Published On: Mon, Apr 3rd, 2017

Leerdam calls for active Dutch Caribbean block

Ocan-John-Leerdam-Daily-HeraldAMSTERDAM–Dutch Caribbean organisations in the Netherlands should work more closely together and support each other – not only to create a stronger unity, which will increase chances at achieving more, but also in an effort to tackle the increasing right-wing politics.

Theatre director and Chairman of the Consultative Body for Dutch Caribbean persons in the Netherlands Ocan John Leerdam, a former Member of the Second Chamber of the Dutch Parliament for the Labour Party PvdA, shared this message during a lecture of the Antillean Network Association VAN in Amsterdam, on Friday evening.

“When you work together you create a win-win situation for everyone. It will give everyone a chance to develop and make the sun shine on every person,” said VAN Chairperson Roos Leerdam-Bulo in announcing the theme of the lecture “Don’t talk, but act” and the guest speaker, John Leerdam.

Leerdam started off his lecture with a most current topic: the election results in the Netherlands. As a result, the Netherlands is looking at a new more centre-right government taking over. “The Party for Freedom PVV may not have ended as the biggest party, but the liberal democratic VVD party is also not particularly immigrant-friendly. Everybody remembers the ‘get lost’ remark of Prime Minister Mark Rutte.”

With “pain in his heart” Leerdam said that not one member of the Dutch Caribbean community, or a coloured person for that matter, was elected into the Second Chamber of the Dutch Parliament, that is why uniting forces is so important, Leerdam said. “With a new centre-right government, we will have to trust in our own strength.”

In order to be successful and effective in these complex times, Dutch Caribbean organisations need to clearly define their goals; make sure that they are not dependent on government subsidy, and above all believe in themselves. “The yes we can motto,” Leerdam called it.

Considering the increased racism and ethnic profiling in the Dutch society, with the Aruban Mitch Henriquez dying at the hands of police in June 2015 as an example, there is, according to Leerdam, a place for a Black Lives Matter organisation in the Netherlands.

Key is that the grassroots organisations do not poach on each other’s territory and pull each other down; instead, the organisations need to cooperate, form a strategic alliance, openly support each other and keep each other abreast of developments, said Leerdam.

A more active political involvement of Dutch Caribbean persons is needed, said Leerdam, who noted that the turn-out of Dutch Caribbean voters at the March 15, 2017 Dutch Parliamentary elections was the lowest ever with 24 per cent. “That is a shame,” he said. The Dutch Caribbean should not only go out to vote, but preferably they should also become politically engaged, for example by becoming a member of a political party.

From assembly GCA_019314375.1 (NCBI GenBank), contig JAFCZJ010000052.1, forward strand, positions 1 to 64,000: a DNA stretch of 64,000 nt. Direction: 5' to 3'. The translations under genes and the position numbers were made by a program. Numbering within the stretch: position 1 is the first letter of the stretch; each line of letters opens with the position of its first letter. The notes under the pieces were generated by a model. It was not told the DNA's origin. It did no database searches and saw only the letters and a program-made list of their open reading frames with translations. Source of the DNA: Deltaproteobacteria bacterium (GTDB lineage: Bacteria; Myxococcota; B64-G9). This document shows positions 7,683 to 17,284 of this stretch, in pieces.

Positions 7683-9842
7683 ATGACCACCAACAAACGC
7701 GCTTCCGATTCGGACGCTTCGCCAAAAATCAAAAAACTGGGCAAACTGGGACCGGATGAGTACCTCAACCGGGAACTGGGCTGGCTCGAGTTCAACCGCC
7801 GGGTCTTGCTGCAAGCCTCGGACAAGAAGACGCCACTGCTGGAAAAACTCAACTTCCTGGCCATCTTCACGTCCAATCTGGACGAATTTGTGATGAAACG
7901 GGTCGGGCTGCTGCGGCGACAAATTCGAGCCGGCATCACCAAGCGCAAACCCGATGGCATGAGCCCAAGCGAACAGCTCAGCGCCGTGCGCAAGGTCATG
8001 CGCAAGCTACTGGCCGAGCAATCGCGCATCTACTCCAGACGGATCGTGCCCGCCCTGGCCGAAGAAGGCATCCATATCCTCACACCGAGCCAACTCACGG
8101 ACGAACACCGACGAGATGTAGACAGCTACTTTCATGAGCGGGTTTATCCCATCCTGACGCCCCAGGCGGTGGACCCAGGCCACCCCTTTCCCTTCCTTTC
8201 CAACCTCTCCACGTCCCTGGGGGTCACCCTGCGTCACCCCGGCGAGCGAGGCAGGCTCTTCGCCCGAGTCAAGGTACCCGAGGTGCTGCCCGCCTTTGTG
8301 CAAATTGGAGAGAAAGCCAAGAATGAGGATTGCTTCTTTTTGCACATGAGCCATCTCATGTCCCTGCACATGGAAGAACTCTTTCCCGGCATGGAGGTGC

“The municipal elections in 2018 provide an opportunity for us. We need to grasp new opportunities and get into action with our own agenda. If we are to be taken seriously, we need to drastically increase our voters turn-out. We need to be involved, use our influence.”

In the middle of his lecture, Leerdam was interrupted by Amsterdam Alderman and Deputy Mayor Simone Kukenheim, who surprised everyone with the announcement that the guest speaker had been honoured with an award of the largest municipality in the Netherlands.

Leerdam received this very special award of which only six have been bestowed, for his many contributions to the city. These contributions included the many successful theatre productions, the organising of the Black Achievement last year, his role in establishing Dutch Caribbean organisations and his positive input in cultural and migration issues.

Leerdam’s inspiring lecture prompted the audience at De Balie events centre to come up with several suggestions for a stronger Dutch Caribbean community in the Netherlands, varying from classes to increase political awareness and spreading events throughout the country to attracting the young generation and getting St. Maarteners, Sabans and Statians living here more involved.

Edwina Hodge of the Unified St. Maarten Connection (USC) had the full attention of the audience with her poem titled “Melting Pot or Tossed Salad” about people’s cultural identity. Hodge took the opportunity to highlight the importance of getting people to identify with grassroots organisations. “People want to know whether they can be valuable to an organisation, that way they will feel more inclined to join an organisation.”

Hodge also said it was important to get the younger generation, a growing group, involved. Leerdam supported this suggestion. “We have to build bridges, the old and new generation,” he said. St. Maartener Nerissa Cornelia made a call for increased attention for St. Maarteners living in the Netherlands and to involve them actively.

The VAN event was attended by St. Maarten Minister Plenipotentiary Henrietta Doran-York, Acting Minister Plenipotentiary Hasani Ellis and Kelly Busby of the Cabinet of the St. Maarten Minister Plenipotentiary.

The Daily Herald

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